In 2011, in the federal district court in Atlanta, Georgia, the government filed a civil complaint for forfeiture of various items, including those at issue here. See 11-cv-3226-RWS (N.D.Ga.). In 2012, that case was stayed, by consent, pending disposition of this case.

In an Information filed on January 5, 2012 (ECF 87), the government listed various properties that were allegedly derived from, involved in, or used to facilitate the commission of the offense. And, pursuant to Fed. R. Crim. P. 32.2(a), it gave notice that the government would seek forfeiture of particular items that it claimed represented proceeds of the offense charged in the Superseding Indictment. The list of items included assorted jewelry seized from the residence of Ms. Williams on Evergreen Trail in Atlanta, Georgia, such as an 18kt white gold diamond tennis bracelet, valued at $104, 000. See ECF 59 at 4 (items xiii and xiv); ECF 398-2 at 9. At the relevant time, Williams was Ms. Black's boyfriend. See ECF 398-2 at 2.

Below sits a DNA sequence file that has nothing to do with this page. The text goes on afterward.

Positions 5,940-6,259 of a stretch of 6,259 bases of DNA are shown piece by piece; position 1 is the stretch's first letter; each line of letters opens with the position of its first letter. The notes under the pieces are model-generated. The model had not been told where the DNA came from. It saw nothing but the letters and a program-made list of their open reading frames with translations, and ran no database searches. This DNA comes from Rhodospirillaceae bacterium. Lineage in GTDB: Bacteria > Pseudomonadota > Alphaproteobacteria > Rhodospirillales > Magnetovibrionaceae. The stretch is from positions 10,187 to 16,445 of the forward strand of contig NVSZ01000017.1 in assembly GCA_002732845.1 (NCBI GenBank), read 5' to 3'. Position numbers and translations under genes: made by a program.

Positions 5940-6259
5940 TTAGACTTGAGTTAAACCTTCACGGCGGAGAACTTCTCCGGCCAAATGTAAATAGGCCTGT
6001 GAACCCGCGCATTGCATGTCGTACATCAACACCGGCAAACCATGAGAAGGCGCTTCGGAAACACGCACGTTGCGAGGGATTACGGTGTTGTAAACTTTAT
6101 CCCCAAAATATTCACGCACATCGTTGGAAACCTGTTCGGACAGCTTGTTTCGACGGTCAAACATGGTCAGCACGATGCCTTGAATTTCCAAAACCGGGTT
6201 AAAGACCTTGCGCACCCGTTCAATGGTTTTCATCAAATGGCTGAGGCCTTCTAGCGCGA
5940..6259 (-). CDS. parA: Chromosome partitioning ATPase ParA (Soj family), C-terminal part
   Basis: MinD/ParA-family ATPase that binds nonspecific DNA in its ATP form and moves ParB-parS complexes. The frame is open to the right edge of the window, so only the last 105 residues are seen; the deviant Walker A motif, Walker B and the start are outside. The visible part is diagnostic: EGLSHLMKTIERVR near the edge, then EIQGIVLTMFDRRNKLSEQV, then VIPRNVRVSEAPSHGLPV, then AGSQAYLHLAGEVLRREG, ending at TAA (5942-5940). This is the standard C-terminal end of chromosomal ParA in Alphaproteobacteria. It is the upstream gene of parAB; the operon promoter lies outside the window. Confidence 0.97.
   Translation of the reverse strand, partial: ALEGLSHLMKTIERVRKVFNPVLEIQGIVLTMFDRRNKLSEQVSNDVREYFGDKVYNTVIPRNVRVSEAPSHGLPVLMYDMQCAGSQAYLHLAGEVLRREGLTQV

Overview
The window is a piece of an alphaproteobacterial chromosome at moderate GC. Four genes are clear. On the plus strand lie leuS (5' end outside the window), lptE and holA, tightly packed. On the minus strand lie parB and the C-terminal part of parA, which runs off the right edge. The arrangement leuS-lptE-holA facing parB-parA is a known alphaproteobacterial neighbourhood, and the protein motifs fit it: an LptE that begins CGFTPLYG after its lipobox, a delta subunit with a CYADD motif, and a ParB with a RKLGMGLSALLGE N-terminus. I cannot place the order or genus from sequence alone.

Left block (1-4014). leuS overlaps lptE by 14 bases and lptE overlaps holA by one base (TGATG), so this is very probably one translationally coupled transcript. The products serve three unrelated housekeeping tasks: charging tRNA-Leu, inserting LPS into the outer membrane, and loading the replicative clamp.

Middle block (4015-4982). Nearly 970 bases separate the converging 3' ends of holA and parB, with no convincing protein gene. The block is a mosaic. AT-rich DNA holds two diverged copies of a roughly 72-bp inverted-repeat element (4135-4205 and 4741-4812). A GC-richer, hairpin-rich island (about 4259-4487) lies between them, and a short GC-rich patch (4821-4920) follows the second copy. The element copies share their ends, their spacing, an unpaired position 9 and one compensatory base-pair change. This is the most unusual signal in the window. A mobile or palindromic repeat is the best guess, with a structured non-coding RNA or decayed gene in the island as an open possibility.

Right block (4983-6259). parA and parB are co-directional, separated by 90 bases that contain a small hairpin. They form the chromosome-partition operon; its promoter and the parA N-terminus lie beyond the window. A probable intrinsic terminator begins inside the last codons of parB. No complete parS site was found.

On May 8, 2012, a Superseding Information was filed as to Bryan Williams. ECF 102. He was charged with conspiracy to distribute five kilograms or more of cocaine in or about April 2011. Id. The Superseding Information also contained a forfeiture claim as to $5, 000, 000, as well as to various items of property, including the jewelry at issue here. Id.

Williams entered a plea of guilty on May 9, 2012. ECF 104. In his Plea Agreement (ECF 106), Williams agreed to forfeit to the government all items listed in the Superseding Indictment and the Criminal Information, except as expressly provided in the Plea Agreement. See ECF 106 ¶ 12. In particular, Williams agreed to the forfeiture all specified property, with the exception of one parcel of real property and one vehicle. See Consent Order of Forfeiture, ECF 126. All other property, including the jewelry at issue here, was deemed forfeited to the government. Id.